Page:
How to reduce bounce rate

Every once in a while, we come across a problem that simply will not go away despite what we throw at it. Everything we try, every solution we employ, every piece of advice we follow either has a temporary effect or makes matters only slighter better. If the first thing to spring to mind is your bounce rate, you are a true marketer and you know from experience what we are talking about. The reality is that when it comes to an out of whack bounce rate, all of those tricks we read about and implement are only part of the solution. You know the drill, but let’s cover a few of them anyway.

Five Common Bounce Rate Solutions:

  • Make the Title (Headline) and Subtitles short, direct, and use keywords
  • Use short – Information filled Paragraphs
  • Use an attention Grabbing Image
  • Make a user Friendly Menu
  • Clearly place a Call to Action

The fact is that all of these make sense and should work. However,  bounce rate is not a simple problem. It is complex in that it is caused not by one or two fixable factors but many different factors in any multitude of combinations. Before we more on, let’s take a closer look at what a bounce is and what causes a high bounce rate.

Define: Bounce Rate

Not to be confused with the Exit Rate, a Bounce Rate is the percentage of visitors who leave a website after only a short visit on the page upon which they arrive. The average “Bounce” visitor is gone within 8 seconds of landing on a poorly designed webpage.

For a more specific definition of what a bounce rate is and what this powerful metric can do for your overall marketing strategy; check out this video featuring Avinash Kaushik, an American Author and Entrepreneur speaking on behalf of Google Analytic’s Conversion University.Google Analytics – Bounce Rate: The Simply Powerful Metric


Asking the Right Questions

Your Bounce Rate is the most informative metric in your analytic report because it alone can inspire you to ask the right questions about your website… the kind of questions that improve conversions. When you have a high bounce rate metric, three questions should instantly pop into your mind.

  1. Does my traffic come from the right sources?
  2. Am I attracting the right kind of traffic?
  3. Do my entrance pages convey their purpose efficiently, or is the information my traffic is looking for not clearly seen or understood quickly enough for them to retain and convert?

If you are not asking yourself the right questions, how can you expect to implement the right solutions? All of those quick fixes mentioned above are great, but do they address the actual problems that cause a high bounce rate. The three most common causes of a poor bounce rate are as follows.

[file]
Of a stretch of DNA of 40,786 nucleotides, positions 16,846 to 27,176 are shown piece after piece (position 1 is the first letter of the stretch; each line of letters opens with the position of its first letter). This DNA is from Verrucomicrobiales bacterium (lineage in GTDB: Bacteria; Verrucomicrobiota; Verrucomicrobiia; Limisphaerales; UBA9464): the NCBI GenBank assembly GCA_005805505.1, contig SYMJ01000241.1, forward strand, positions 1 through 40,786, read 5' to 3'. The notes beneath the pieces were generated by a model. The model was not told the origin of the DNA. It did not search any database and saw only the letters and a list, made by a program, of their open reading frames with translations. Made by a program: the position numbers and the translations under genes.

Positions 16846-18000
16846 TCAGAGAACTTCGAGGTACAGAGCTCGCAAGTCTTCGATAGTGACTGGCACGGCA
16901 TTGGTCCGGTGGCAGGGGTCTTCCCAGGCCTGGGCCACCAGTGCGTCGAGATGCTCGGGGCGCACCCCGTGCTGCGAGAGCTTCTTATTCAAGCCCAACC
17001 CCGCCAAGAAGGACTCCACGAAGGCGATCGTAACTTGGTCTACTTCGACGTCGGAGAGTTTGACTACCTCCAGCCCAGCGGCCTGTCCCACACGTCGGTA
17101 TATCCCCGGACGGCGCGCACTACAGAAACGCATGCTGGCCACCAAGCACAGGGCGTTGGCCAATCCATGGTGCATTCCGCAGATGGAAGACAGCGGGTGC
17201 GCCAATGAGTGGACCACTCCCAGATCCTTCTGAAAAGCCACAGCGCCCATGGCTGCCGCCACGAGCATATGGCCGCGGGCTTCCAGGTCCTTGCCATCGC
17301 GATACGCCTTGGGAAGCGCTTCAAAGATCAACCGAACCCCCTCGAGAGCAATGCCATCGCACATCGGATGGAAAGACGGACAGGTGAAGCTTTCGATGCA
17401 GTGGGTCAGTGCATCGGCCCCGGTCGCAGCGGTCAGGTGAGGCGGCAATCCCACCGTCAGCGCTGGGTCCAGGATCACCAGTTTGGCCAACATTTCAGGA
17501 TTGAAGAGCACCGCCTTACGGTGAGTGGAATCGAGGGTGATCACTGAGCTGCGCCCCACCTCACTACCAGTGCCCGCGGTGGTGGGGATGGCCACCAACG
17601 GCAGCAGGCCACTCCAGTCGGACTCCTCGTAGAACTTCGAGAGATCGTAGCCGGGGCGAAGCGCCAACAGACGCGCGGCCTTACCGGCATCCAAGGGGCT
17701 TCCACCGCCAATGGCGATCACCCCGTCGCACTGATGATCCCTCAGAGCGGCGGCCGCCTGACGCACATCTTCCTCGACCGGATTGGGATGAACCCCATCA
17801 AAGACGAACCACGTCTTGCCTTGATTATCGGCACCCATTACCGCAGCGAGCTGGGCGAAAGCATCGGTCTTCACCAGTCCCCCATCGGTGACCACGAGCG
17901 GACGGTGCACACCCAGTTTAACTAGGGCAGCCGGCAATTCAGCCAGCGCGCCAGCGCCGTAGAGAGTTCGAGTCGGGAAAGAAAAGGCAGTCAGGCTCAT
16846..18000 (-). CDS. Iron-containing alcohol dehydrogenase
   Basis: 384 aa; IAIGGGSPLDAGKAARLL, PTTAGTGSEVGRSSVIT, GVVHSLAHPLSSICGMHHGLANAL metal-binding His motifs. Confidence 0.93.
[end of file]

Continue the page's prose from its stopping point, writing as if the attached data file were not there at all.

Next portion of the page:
1. You are not attracting the right visitors
  2. Your site’s pages are not providing their purpose to the visitor clearly
  3. Your poor design is confusing to visitors of your page

There are many other contributing factors that cause a high bounce rate, but these three are the most common, the most damaging, and the most correctable.

Common Solutions Vs Common Sense Solutions

Having a great design is always a good idea; however, one of the problems of implementing a solution is not going the extra mile. You have to think outside the box. This means that whatever you do to decrease your bounce rate while increasing your conversion rate needs to be thought through completely. When we really think our actions through, common solutions can become common sense solutions, like this example from our “Five Common Bounce Rate Solutions” list in the first paragraph of this post.

More than “Just an Image”

Take the solution of having a great image on your page that draws the visitor’s attention. It is a fine idea but let’s take it further. A full 9 out of ten times, the inexperienced marketer or webmaster chooses an image to which they are attracted. It is pretty, has plenty of color, and it stands out on the page. The problem is that many visitors to the page do not share the same taste with the page’s designer. This means they will not find it as attractive and eye catching as the person who chose the image.

With a little research, we find the type of image that attracts the majority rather than the few or the one. An image that appeals to a wide variety of tastes is the better way to go. Research shows that the majority of us are attracted to the image of a beautiful person, be they a man or a woman, especially if this person is smiling or laughing. It is simple yet effective psychology.

FYI… Once you have captured the visitor’s attention with your smiling image, a slick trick to make that visitor’s next move a specific point on the page is to have the gaze of the smiling image resting on that point. Whatever the person in the image appears to be looking and smiling at is where the vast majority of your visitors will focus their new found attention. (Sounds like a good place for a CTA)